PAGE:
However, some regions may require cap nails or cap staples by code, so it's important to check with your local building codes before starting your project.

It's also worth noting that some manufacturers, such as Tyvek, recommend using a cap stapler instead of regular staples.

While you can use 4 staples per 9 feet of house wrap if you tape over them and apply the siding right away, a cap stapler is a better option for a more secure hold.

How Do You Staple A Building Wrap?

Here's how you can staple building wrap:

  1. First, make sure you have the right type of stapler. A cap stapler is recommended for attaching house wrap, as it places a cap over the staple to prevent tearing or damage to the wrap.
  2. Unroll the building wrap and hold it in place against the sheathing or framing.
  3. Starting at the top of the wall, staple the wrap to the sheathing or framing at intervals of 6 to 12 inches apart. Make sure the staples are flush with the surface of the wrap.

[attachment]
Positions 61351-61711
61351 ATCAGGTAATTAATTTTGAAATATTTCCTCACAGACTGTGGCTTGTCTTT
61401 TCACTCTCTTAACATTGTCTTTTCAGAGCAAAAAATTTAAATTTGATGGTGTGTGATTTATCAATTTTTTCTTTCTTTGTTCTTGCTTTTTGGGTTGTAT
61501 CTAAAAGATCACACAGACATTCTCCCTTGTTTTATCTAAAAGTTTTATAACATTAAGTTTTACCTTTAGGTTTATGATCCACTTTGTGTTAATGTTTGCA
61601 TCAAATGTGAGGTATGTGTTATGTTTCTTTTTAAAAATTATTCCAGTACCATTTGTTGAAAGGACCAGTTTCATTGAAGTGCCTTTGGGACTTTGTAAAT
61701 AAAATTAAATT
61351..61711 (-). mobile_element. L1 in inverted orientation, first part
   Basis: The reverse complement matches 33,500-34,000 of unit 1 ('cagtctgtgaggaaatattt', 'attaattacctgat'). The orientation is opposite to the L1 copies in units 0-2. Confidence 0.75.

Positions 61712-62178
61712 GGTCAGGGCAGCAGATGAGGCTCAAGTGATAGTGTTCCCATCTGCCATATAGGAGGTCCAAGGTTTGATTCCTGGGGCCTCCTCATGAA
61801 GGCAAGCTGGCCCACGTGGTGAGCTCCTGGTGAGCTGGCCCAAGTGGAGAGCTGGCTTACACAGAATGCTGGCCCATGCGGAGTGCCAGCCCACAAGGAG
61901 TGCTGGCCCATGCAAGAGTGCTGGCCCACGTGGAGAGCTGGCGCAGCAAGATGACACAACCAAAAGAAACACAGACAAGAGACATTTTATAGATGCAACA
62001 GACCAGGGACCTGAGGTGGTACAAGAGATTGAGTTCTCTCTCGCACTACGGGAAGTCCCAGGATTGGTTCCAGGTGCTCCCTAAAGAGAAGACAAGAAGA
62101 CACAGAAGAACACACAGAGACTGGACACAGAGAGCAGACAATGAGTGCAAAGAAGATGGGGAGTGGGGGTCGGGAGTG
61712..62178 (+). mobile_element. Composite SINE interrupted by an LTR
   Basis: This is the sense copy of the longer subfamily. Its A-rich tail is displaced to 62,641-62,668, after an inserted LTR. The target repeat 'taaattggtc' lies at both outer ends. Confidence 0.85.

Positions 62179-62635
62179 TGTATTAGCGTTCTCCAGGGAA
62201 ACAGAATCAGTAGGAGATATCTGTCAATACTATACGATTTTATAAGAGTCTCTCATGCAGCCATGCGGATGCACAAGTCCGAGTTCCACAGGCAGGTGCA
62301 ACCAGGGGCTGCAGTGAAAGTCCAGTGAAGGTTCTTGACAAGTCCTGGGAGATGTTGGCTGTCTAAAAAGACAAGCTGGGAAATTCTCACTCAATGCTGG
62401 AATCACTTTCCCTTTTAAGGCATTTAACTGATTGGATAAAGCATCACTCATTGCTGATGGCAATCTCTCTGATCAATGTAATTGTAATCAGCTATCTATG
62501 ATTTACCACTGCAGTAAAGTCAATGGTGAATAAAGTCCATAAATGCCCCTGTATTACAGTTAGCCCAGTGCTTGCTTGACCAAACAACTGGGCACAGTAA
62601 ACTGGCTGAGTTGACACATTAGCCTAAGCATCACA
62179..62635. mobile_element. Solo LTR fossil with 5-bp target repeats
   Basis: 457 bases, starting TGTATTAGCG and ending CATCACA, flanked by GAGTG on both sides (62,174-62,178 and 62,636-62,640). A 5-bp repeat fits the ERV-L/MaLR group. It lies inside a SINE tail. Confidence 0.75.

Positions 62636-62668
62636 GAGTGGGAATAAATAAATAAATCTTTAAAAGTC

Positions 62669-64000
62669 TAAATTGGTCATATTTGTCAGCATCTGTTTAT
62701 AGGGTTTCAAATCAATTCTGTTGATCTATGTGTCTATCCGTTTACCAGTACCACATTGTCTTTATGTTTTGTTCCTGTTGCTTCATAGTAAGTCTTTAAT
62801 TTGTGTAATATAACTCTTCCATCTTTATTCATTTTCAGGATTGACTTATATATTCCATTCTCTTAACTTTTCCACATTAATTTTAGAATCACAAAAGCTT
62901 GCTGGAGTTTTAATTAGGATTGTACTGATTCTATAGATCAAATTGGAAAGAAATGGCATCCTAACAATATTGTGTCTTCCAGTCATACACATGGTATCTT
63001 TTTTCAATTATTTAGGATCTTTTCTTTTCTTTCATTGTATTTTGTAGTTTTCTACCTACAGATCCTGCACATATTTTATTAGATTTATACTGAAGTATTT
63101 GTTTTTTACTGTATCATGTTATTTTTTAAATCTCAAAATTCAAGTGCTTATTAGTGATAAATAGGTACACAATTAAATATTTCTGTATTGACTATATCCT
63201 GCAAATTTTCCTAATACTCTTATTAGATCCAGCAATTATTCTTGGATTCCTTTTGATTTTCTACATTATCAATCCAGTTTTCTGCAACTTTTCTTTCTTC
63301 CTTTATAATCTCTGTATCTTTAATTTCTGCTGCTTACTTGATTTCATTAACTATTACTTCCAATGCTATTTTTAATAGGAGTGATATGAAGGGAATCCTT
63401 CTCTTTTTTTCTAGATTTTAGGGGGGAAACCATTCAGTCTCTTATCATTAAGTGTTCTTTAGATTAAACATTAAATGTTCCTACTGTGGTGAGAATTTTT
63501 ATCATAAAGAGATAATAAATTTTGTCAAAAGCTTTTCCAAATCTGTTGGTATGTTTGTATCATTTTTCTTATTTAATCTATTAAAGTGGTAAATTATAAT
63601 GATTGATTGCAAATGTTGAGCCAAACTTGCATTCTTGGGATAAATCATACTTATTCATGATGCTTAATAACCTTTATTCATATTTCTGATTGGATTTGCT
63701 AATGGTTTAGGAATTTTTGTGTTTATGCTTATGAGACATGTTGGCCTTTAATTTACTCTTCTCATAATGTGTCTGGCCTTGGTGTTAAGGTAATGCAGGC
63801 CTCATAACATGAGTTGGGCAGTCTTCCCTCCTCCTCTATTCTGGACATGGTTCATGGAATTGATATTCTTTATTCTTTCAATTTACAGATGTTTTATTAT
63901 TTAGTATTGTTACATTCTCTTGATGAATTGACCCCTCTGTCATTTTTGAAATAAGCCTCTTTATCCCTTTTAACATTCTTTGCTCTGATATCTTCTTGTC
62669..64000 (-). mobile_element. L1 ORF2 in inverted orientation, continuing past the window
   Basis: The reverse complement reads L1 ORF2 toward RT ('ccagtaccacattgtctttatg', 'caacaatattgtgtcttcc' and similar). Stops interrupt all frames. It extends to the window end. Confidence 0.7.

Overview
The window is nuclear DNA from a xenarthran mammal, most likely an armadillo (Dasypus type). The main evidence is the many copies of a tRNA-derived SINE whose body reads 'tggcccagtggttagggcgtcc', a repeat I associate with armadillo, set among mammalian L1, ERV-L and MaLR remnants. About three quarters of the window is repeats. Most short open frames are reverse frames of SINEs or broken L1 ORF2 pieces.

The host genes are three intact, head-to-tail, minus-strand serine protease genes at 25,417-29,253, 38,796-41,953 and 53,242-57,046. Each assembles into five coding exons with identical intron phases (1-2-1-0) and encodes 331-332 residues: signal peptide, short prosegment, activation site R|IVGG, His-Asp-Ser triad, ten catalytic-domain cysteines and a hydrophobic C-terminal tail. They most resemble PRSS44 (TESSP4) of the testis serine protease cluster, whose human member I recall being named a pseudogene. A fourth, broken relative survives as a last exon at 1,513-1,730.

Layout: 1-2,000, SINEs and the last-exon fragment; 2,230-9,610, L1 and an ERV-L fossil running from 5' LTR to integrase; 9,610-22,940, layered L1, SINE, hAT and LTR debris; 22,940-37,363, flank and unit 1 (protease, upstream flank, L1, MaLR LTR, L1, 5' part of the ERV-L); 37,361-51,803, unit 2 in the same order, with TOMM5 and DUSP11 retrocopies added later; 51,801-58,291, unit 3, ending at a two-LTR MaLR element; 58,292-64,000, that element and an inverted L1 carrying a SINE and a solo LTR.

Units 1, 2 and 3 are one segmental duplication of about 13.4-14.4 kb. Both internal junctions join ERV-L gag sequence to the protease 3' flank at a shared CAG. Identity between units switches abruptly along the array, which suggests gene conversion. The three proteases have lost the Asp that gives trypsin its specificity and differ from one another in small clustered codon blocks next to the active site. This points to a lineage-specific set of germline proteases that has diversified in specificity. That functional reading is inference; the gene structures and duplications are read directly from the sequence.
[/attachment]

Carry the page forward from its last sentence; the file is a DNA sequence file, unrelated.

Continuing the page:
4. Overlap the next piece of wrap with the first by at least 6 inches and staple it in place as before.
  5. Continue stapling the wrap in place until you reach the bottom of the wall.
  6. Trim any excess wrap with a utility knife.

When stapling building wrap, it's important to follow the manufacturer's instructions and any applicable building codes to ensure a secure and effective installation.

Additionally, it's a good idea to wear gloves and eye protection when handling staplers and staples to prevent injury.

Click here to see this pair of gloves on Amazon.

Click here to see these protective glasses on Amazon.

Alternative Methods Of Installing House Wrap

Taping House Wrap

If you don't want to use staples to install house wrap, taping is a popular alternative.

Taping involves using specialized tape to seal the seams and edges of the wrap. This creates a barrier that prevents air and moisture from entering the home.